I really like Ecclesiastes 5. Maybe because it is the first time we get some concrete advice from Solomon on life, rather than observing his comparisons and generalities of what a good life is.
Another reason the chapter intrigues me though is Matthew 6 (another quite practical chapter of Scripture). As I read through the 20 verses in Ecclesiastes, I see a lot of ideas that Jesus goes on to share during the Sermon on the Mount. Identifying the source material for a sermon Jesus preached feels like a pretty neat discovery for the historian in me!
Know Your Place
The way that Solomon paints his instructions on approaching the house of God captivates me.(Ecclesiastes 5:1-7) Guard your steps. Draw near to listen, not speak. Don’t speak quickly. And don’t speak too much. His prescribing proper conduct should be strikes a sense of awe within me. There’s a reason for the specific behavior.
The reason is clear. God is in heaven, and you are on earth. Yes, it does seem that Solomon is stating the obvious. But remember what he has been struggling with the entire time of his quest to understand everything under the sun. It’s just that. He’s only been focusing on life under the sun. When we think we’re the only ones in town, we start to think quite big of ourselves. There is no one else above us.
But that’s not the case at all. Yes, we are on earth. But God is in heaven. There is something—Someone—above the sun. And it would behoove us all to remember what our place is in the grand scheme of the universe. That is why we should fear—that is stand in awe—of God.
Next, Solomon seems to change his tune yet again. In previous chapters he talks about the oppression of the poor and weak, and you almost get a sense that he is shocked by this. But now he is saying it’s nothing to marvel at. Why? Because it’s a problem that goes from bottom to top. And yet, it shouldn’t. Because at the end of the day, the king’s food comes from the field, just like the pauper’s does. (Ecclesiastes 5:8-9)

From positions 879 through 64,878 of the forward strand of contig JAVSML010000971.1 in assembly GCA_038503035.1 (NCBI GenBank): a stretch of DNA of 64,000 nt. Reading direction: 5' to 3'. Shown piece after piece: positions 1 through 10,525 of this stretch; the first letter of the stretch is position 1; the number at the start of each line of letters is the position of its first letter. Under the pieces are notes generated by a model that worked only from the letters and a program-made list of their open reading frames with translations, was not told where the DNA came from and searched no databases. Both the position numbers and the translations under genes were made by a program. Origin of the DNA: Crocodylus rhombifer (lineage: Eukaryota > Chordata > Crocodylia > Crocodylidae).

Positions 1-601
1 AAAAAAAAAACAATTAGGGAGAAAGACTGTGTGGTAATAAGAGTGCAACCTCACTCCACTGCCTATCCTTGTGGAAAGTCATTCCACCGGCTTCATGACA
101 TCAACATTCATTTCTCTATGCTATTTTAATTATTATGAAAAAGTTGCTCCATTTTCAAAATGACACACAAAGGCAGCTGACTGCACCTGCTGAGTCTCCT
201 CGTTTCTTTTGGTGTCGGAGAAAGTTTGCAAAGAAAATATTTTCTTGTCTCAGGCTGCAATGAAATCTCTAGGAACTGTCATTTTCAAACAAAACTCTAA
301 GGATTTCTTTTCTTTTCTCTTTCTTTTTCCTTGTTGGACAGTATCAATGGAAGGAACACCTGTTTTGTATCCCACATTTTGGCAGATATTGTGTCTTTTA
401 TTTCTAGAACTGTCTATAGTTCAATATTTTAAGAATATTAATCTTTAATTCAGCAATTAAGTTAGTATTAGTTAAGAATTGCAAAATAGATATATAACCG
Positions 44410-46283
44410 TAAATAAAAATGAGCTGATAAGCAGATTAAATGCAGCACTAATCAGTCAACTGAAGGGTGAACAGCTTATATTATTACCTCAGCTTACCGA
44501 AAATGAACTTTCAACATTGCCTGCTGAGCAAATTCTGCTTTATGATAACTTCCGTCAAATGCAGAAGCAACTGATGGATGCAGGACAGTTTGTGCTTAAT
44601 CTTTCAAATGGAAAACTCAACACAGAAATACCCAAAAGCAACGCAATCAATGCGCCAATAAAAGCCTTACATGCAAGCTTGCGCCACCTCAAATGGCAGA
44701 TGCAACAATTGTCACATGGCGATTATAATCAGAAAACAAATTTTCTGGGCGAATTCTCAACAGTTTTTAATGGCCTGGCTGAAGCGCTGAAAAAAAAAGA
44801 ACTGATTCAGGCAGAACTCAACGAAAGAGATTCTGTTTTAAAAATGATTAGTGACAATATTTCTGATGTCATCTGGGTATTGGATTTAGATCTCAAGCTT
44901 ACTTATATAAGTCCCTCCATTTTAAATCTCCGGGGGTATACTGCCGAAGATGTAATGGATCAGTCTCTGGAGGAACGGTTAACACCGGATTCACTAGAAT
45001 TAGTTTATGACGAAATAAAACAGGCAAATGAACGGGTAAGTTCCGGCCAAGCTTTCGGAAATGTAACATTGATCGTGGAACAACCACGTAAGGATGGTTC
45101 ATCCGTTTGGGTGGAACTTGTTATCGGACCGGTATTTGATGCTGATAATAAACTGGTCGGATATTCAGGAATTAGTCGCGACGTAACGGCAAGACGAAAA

One of the reasons that Matthew 6 means so much to me is because it guards against worry. And I think that Solomon is going to the root of the issue here: no matter how much material wealth you build, you will never be satisfied if that’s what you’re working for. And that’s just the question. What are you toiling for? Because if it’s for the wind, you’ll never catch it. It’s vanity. (Ecclesiastes 5:10-17)
The Key to Happy Living
Once again, Solomon ends his current thought on a happy note, about the blessings which God gives us. (Ecclesiastes 5:18-20) His conclusion, though, takes us a step further. The person who is living with God is an integral part of the work doesn’t just find enjoyment in life. That is, enjoyment is not simply an end in and of itself. It’s also a means. It’s the way in which we are able to keep ourselves from worrying about yesterday, or tomorrow, about whether our life is good or bad. Whether we are just chasing after the wind. Those who enjoy the gifts of God enjoy peace.
So why not stop focusing on the corruption prevalent in the world? On chasing after things that will never satisfy? Why not, instead, approach the throne of God quietly and in awe to receive the good gifts He desires to give us? It is, after all, the best way to reduce the amount we worry about our lives.